Here’s another prediction for 2007 I should have made: Vintage beers will command more attention.
Item 1: Liquid Solutions, which sells beer through the mail and from its Oregon City store, plans to begin auctioning vintage beers next week (Jan. 19).
First up are a bottle of Chimay Grand Reserver from 1994, a six-year vertical of Sierra Nevada Big Foot from 1997-2002, and a 1996 bottle of Thomas Hardy’s Ale.
Item 2: Manhattan’s chic Gramercy Tavern now has a vintage menu that includes about 25 beers, created with the help of Brooklyn Brewery’s Garrett Oliver.
“Generally they’re stronger beers, darker beers. They’re not kind of easy-drinking things; they’re more for an after-dinner drink, good with cheese and chocolate dessert, that kind of thing,” Kevin Garry, Gramercy’s assistant beverage director, tells the New York Post.
The star of the list is the 1992 Thomas Hardy, which sells for $23 (that’s a 6.33-ounce bottle). Oliver provided those bottles and says in the story, “It’s almost a little underground secret among beer aficionados, you know, where you might be able to find the good stuff.”
Or you can just be lucky. We always had a fond spot for Hardy’s when it was brewed at the Eldridge Pope brewery, which we toured in 1994 (there are multiple stories there – including days of walking in the English countryside), but weren’t really looking for it in Amarillo, Texas, in May of 1999.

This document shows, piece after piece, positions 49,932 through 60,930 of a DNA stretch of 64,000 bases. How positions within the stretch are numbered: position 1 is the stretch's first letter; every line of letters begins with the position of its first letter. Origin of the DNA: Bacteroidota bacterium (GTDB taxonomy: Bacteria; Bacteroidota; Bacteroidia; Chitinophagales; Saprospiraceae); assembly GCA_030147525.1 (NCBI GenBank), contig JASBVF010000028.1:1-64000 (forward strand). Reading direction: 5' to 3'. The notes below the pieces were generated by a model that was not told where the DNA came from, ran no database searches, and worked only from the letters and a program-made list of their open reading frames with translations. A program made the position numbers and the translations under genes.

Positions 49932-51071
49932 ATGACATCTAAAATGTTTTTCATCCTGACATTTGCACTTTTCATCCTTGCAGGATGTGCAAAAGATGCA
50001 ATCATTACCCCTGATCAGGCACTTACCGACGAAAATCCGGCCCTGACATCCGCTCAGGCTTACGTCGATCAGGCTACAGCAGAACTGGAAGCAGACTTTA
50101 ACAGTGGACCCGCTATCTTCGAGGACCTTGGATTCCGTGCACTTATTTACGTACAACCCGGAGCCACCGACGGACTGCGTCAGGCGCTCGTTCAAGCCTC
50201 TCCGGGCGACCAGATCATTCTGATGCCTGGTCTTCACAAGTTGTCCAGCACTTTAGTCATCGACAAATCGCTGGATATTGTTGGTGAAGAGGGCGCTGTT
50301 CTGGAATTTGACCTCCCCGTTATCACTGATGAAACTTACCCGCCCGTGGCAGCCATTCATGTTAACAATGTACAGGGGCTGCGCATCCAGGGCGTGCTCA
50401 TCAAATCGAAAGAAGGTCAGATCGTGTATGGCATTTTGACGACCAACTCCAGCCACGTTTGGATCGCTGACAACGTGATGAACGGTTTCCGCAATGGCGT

While filling the gas tank before heading south to Palo Duro Canyon I noticed a liquor store next door, and since I was done pumping and Daria and Sierra were still inside the gas station I ducked into the store.
I spotted two four-packs of Thomas Hardy in one cooler, pulled them out and saw there were from 1992. There were $10.95 a four-pack. The clerk seemed a little surprised that somebody would be smiling so broadly while spending that much for eight small bottles.
Later a friend asked my why I hadn’t suggested a discount because the beer was old. (Really.)